Start off by running a Core Web Vitals report via Google Search Console to get an overview of how your website is doing and to discover opportunities to dive deeper into the issues discovered. From here, determine what factors are hurting your overall website performance and what you’ll need to do to fix the issues:
- Are the problems quick or time consuming to fix?
- Will the fixes require the support of a web developer or designer?
- What impact can you expect by fixing the problem(s)?
You can also use tools like PageSpeed Inights and Lighthouse to help you identify the issues and provide helpful recommendations for improvement.
Step 2: Correct High Priority Issues for Near Term Improvements
Take a practical approach to page experience and focus in on the areas that are both easy/quick to fix and will provide big results in the next few months. This helps you get the biggest bang for your buck right out of the gate and you won’t get caught up on all the harder to make changes that may not provide a noticeable improvement.
Once you’ve identified opportunities and areas of concern, you can use tools like PageSpeed Insights and Lighthouse can help you fix any issues.
- A Lighthouse report gives you an overall user experience score (for core web vitals and other factors), along with recommendations for improvement. Install the tool in your browser, or download the Chrome extension to run a report.
- PageSpeed Insights measures the loading and running speed of your page on both mobile and desktop. Copy and paste your URL directly into the tool to run a report – no download required.
Step 3: Integrate Page Experience Optimization into Your Strategy
Page experience is here to stay and you can’t afford to avoid it any longer. It’s important to regularly monitor your page experience and integrate the task of continual page experience improvement into your long term strategy. Your developer, digital marketing, and SEO teams should work closely together to ensure that page experience is built into everything everyone does.
Be sure to check out web.dev/vitals-tools for a roundup of additional page experience monitoring tools that will prove helpful.
Other UX Signals in 2021 Page Experience Update
The other four main Other UX (user experience) signals that form part of the 2021 page experience update are:
1. Mobile Friendly
Mobile-friendliness has long been a key ranking factor in search. This looks at how well your page and website performs on mobile devices, and if it doesn’t, well good luck. Here’s everything you need to know about what, why, and how to make sure your site is mobile friendly.
Test yours: Open up your browser on your phone, type in your website’s URL and perform a mini-test on your own website to see how user-friendly the experience is. Be honest. Now get a friend to do the same. What do they think of the page load speed, what it looks like, how easy it is to read, how easy it is to find things? Now do the technical test: head over to Google’s mobile-friendly test to find out if your findings match up with Google’s. Finally, if they don’t match up, believe them over yourself. Trust us.
2. Safe Browsing
How safe is your site from malware and other malicious or deceptive content? Essentially, this metric measures whether your page is safe for the user or whether visiting your site might put their personal information at risk.
Test yours: A Security Issues Report run on Google Search Console shows you how well your site fits Google’s “safe-browsing” criteria. Honestly, though, even if safe browsing wasn’t a direct ranking factor, why wouldn’t you run this report to make sure your site is safe from all the dodginess that lurks out there? #justsaying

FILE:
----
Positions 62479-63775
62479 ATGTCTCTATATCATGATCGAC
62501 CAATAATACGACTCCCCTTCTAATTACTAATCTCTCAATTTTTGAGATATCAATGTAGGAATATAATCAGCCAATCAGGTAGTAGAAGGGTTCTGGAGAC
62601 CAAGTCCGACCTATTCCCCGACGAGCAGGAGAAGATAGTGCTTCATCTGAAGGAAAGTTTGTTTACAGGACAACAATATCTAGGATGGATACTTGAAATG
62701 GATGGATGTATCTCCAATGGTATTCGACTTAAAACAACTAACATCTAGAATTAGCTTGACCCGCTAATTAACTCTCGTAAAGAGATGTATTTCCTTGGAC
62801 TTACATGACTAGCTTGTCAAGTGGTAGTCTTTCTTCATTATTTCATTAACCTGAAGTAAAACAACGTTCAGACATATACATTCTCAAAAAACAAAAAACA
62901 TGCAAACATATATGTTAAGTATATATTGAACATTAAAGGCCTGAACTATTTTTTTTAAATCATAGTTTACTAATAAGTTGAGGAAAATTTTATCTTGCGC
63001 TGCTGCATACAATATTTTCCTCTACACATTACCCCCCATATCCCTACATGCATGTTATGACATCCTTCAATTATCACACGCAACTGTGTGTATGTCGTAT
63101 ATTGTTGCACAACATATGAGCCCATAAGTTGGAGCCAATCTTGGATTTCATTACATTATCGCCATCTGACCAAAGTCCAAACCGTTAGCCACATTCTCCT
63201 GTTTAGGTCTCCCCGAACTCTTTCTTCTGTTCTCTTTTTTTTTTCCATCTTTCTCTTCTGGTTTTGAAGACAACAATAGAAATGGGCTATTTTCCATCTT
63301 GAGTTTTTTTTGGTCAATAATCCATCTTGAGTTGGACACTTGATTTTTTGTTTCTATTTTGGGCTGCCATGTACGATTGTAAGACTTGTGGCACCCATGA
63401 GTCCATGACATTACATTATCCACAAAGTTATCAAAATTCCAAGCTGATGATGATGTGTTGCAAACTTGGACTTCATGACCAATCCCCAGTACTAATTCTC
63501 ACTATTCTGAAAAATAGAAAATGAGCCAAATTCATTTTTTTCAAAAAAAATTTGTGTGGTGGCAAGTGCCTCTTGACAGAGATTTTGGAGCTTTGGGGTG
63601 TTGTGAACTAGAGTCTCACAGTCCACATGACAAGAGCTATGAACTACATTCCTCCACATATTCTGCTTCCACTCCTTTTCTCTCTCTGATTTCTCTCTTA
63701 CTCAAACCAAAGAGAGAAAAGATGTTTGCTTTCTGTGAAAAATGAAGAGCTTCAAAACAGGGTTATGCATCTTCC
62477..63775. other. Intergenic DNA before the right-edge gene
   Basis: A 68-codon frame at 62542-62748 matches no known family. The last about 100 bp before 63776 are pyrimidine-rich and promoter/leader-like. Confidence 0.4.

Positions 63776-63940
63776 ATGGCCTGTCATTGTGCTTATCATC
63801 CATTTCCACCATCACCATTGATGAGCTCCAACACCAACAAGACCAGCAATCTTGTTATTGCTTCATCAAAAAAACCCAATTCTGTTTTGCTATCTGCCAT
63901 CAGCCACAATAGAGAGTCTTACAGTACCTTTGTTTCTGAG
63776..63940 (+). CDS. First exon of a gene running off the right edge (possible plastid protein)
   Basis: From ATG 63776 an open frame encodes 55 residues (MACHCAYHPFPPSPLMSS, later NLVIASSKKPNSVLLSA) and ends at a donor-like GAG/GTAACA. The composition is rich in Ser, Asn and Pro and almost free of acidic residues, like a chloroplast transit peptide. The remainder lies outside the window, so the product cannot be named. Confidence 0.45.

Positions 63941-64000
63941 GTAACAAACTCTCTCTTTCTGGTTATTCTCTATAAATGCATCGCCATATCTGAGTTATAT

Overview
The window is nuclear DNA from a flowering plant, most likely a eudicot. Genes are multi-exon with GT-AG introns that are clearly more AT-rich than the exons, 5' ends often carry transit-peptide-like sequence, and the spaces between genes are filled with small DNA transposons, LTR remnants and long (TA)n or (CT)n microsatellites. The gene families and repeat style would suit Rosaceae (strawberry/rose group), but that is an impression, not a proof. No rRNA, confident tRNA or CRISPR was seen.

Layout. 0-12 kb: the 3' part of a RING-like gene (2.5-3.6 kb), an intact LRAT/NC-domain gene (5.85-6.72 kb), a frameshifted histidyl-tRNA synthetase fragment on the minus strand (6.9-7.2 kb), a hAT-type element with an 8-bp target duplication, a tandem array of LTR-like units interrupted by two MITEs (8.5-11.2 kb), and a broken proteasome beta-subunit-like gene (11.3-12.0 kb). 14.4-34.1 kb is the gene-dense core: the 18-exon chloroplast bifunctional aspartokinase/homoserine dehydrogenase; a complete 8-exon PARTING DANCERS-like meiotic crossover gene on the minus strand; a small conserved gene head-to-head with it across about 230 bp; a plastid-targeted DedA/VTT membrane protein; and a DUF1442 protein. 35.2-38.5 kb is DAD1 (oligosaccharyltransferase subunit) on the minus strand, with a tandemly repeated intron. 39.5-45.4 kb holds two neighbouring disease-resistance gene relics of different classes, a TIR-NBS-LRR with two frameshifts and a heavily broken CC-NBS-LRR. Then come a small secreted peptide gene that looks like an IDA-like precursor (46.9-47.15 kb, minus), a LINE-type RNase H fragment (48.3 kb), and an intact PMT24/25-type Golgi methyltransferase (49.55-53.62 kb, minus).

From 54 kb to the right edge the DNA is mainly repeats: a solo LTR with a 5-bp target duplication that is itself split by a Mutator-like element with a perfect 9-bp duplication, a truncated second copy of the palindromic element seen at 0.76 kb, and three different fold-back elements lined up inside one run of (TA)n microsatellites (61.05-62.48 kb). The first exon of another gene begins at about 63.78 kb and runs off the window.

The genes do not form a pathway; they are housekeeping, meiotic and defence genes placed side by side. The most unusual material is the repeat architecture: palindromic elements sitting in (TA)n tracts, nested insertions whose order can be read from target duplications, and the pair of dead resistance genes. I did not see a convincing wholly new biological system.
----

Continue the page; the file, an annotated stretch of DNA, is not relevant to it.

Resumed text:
Does your site/page use a secure HTTPS connection? This second measure of how safe your site pages are for your user also continues to increase in importance. Not only has Google Chrome been marking all HTTP sites as “not secure” since July 2018, something which can send potential users screaming for the escape button faster than you can see ‘hacker’, Google also continues to place increased importance on HTTPS as a ranking factor. I.e., if your site isn’t secure, Google will penalize you on the SERPs.
Test yours: Does your URL have a little ‘closed’ lock to the left of the URL itself? Or simply check to see if your URL in your browser’s search bar starts with https:// or if it has that saving-grace ‘s’ added on at the end, making it https://. Also, be sure to read this…
4. No Intrusive Interstitials
The no intrusive interstitials metric looks at whether your page contains pop-ups or other advertisements that obscure content on the page and make reading or navigating difficult for the user. For example, does your site immediately have a pop-up ad where the person can’t enter your site before dismissing it? Or is there a pop-up the minute users arrive that covers sections of the main page content? GET RID OF THOSE SUCKERS. For the sanity of your user, yourself, and the search safety of your site.
Note: Login pages or legally required interstitials like age-verification pop-ups will not be penalized. Google is clever like that.
Test yours: Check your site before you wreck your site. It really is as simple as opening up every page on your site to see if any annoying ads pop up. And by annoying, we mean ads that hamper your experience, navigation or vision of any page on your site in any small way. If you find them annoying, trust us your user will too, and Google will punish you for it.
Since many of these Page Experience signals already factor into Google’s search algorithms many SEOs will have already got their clients’ page experience signals in tip top shape.
But this announcement does mean if you haven’t been paying attention to your page experience, now you really, really need to. And while it might all sound terribly technical it doesn’t need to be. Just remember this: if you find your site and pages easy to navigate and use, your users will find it easy to navigate and use. The signals outlined above, just provide you with a roadmap to make sure that navigation isn’t flawed.
Need Help with Your Google Page Experience?
At 1st on the List we are experienced in conducting page experience SEO, including Google’s new Core Web Vital metrics. Page Experience SEO can help you outrank your competitors and provides the very best website experience for your customers. Please contact our SEO Page Experience specialists by submitting a contact form inquiry.
Editor’s Note: This post was originally published in December 2020 and has been updated for accuracy, relevancy, and comprehensiveness.